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The Republic P-43 "Lancer" was an all metal low wing monoplane. It was the first production model made by Republic after it emerged from the bankruptcy of Seversky Aircraft.[1]

Description

A stubby little plane, the Republic P-43 was the predecessor to the successful P-47. It was used mainly in China. It was developed from the P-35. It was powered by a Pratt & Whitney R-1830-49 14-cylinder air-cooled radial engine, and the plane was armed with 4 0.50 in Browning Machine Guns.

Variants

  • AP-4: The AP-4 was a private venture undertaken by the then Seversky Aircraft. In March 1939, an order for 13 evaluation aircraft was received, designated YP-43. These aircraft were delivered between September 1940 and May 1941.
  • P-43: Standard production model. Identical to the YP-43. 54 built.
  • P-43A: R-1830-49 engine upgrade 0.30in wing mounted guns replaced with 0.50in guns.; 80 built.
  • P-43A-1: Chinese Lend-Lease version. 125 built, of which 51 were actually delivered. 1x.50in gun in each wing, two in nose. One centrepoint for fuel tank or 200lb bombs. Basic armor and fuel tank protection added. Briefly used by the American Volunteer Group.[2]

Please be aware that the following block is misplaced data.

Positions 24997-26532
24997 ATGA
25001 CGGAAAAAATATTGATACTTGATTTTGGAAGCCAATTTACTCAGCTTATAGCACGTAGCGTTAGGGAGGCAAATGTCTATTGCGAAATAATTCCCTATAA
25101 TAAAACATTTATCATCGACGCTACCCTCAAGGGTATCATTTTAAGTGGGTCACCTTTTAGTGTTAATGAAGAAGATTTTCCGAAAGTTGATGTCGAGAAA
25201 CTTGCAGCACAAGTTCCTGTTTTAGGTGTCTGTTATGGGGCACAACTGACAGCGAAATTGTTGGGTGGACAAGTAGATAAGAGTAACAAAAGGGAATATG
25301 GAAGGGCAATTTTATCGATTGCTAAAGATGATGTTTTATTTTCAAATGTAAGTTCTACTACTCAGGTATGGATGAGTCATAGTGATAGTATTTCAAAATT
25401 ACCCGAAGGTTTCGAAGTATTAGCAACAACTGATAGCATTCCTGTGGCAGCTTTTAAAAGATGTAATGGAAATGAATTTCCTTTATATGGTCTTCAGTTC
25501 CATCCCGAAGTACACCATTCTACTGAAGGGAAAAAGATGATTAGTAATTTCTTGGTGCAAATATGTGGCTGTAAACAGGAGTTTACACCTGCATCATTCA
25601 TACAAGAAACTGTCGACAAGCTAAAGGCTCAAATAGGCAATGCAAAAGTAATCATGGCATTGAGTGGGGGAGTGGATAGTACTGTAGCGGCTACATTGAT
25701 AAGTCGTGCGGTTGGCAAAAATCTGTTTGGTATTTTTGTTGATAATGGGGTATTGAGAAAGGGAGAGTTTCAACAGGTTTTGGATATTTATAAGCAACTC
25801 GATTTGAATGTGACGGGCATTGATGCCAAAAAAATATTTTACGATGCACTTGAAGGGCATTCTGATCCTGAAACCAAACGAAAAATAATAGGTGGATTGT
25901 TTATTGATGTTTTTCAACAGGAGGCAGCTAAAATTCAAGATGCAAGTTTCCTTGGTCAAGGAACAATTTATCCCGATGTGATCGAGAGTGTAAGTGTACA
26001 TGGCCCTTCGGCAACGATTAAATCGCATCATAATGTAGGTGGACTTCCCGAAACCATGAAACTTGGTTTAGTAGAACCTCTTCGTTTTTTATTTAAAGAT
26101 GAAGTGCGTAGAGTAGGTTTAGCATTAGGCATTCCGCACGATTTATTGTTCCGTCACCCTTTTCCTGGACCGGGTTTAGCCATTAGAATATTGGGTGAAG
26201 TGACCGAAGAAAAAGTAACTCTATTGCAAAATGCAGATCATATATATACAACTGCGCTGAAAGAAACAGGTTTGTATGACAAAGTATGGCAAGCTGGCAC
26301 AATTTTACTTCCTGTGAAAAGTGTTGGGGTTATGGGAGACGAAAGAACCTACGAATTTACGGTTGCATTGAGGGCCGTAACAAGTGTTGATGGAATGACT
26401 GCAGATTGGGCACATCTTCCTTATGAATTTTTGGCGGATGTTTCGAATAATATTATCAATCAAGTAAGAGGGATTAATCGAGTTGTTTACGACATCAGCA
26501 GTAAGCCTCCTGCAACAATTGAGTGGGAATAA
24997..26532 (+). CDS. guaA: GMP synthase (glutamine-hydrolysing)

• P-43B/C/D: Photo-recon versions. Converted from '43A and '43A-1 versions respectively.

History

Development

The P-43 started life as a privately funded design of the Republic Aviation Corporation which had recently formed from the remains of Seversky Aviation. AP-4 was the designation of this project, which was a single seat fighter with a turbo-supercharger. An order of 13 aircraft for testing was received under YP-43.

Several sources have stated that the USAAC ordered these planes despite knowing that they were inferior in order to keep the newly founded Republic in business whilst they developed the aircraft that would become the P-47 Thunderbolt.[3][2]

References

  1. http://www.warbirdforum.com/dunnp431.htm
  2. 2.0 2.1 Green, William and Gordon Swanborough. Complete Book of Fighters. Salamander Books. 2001. ISBN 1-84065-269-1 Page 492
  3. Taylor, Combat Aircraft of the World, Putnam, New York (1969), p. 549
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